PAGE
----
by Callie Enlow
Photo by Andrew Watson
UPDATED: March 30, 2014, 10:45 a.m.
The Current learned Friday evening that Dr. Maura Reilly, who joined The Linda Pace Foundation as executive director just last June, has parted ways with LPF. Rick Moore, president of the Linda Pace Foundation, confirmed late Saturday evening that Reilly left LPF effective Thursday, March 27.
Many details remain unclear to us at this time, but we have reached out to Reilly, LPF staff and trustees for comment. Check back for updates.
"While we are unable to discuss details of her departure, Maura accomplished many worthy projects in her brief tenure: the installation of Arturo Herrera's ADAM mural near Main Plaza; the recent acquisition of a monumental sculpture by Andrea Bowers, Memorial to Arcadia Woodsland Clear-Cut (2013); the conversion of the Linda Pace Foundation's first office into SPACE, a public exhibition space; and other significant projects. We wish her well," wrote Moore in an email.
Sarah Fisch interviewed Reilly in January, during which time Reilly revealed major plans for the Foundation, including re-configuring the organization's offices into a gallery space open to the public (the SPACE Moore mentions above) and re-igniting discussions about creating a museum for LPF's dynamite collection of contemporary art.
Moore confirms that the public opening of SPACE will still occur on the weekend of April 18-20, featuring a show entitled "Pace Gems" curated by Reilly. He also said that the Board of Trustees plan to maintain the forward momentum on the David Adjaye-designed "campus" (to use Moore's phrasing) that would house the LPF collection as well as host exhibitions by international artists.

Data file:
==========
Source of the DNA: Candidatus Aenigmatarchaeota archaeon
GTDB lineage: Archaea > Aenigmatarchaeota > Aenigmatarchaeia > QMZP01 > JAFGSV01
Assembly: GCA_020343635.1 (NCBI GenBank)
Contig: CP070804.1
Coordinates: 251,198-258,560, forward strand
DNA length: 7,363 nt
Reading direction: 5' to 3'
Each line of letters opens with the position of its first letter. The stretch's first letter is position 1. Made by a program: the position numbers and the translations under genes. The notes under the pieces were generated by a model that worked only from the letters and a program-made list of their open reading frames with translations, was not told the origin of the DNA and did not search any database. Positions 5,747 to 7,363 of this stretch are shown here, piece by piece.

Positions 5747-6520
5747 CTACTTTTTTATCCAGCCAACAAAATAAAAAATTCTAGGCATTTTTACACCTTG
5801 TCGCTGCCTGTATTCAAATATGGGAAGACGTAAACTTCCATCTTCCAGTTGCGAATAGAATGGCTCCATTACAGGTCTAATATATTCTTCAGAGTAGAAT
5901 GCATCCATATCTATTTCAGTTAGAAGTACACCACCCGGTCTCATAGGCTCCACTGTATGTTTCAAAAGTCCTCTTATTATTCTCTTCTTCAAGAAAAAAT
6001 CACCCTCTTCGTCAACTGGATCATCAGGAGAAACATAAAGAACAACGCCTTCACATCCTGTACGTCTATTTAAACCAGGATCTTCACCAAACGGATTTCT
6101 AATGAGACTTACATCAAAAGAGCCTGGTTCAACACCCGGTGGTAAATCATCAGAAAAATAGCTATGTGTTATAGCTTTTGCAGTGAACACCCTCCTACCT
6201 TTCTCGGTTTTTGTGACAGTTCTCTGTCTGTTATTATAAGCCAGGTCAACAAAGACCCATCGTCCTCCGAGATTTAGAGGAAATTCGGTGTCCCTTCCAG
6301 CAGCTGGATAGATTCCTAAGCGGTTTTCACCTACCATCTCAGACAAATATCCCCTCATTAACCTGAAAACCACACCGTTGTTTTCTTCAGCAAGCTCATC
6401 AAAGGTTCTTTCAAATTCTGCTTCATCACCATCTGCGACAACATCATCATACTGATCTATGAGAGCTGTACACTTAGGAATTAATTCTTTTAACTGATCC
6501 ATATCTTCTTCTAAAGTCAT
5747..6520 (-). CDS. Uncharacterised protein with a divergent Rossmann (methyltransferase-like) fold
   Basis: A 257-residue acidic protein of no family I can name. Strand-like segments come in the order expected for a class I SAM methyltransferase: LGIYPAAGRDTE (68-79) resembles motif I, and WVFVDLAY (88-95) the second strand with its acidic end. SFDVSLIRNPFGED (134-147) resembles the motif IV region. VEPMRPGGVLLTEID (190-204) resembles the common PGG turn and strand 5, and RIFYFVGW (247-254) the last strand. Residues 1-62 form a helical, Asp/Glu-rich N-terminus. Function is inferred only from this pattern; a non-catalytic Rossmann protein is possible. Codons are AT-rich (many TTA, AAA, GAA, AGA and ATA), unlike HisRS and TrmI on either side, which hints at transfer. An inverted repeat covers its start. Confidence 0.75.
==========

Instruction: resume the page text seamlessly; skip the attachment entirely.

Moore also indicated that the Board, which has seen two executive directors and one interim director since late 2010, would proceed cautiously in choosing a new director. Rather than immediately launch the search for a new director, "the trustees of the LPF will engage in a transition period of revisioning for the future, and also discuss the best model for interim leadership."
The Current has reached out to Reilly for comment, but at this time, official sources are staying mum on the exact reason for the departure.
This is just the latest in what has been a whirlwind year for San Antonio's major art institutions; Blue Star Contemporary Art Museum saw the departure of longtime director Bill FitzGibbons in May, and the announcement that interim director Steven Evans (formerly of LPF) would not make his post permanent in late November; Evans' replacement turned out to be Mary Heathcott, who left an often indispensable role at Artpace; just last month, many in the art community were shocked to learn of David Rubin's resignation from the San Antonio Museum of Art, where he had been the contemporary art curator and which followed the elimination of the Latin American art curator position.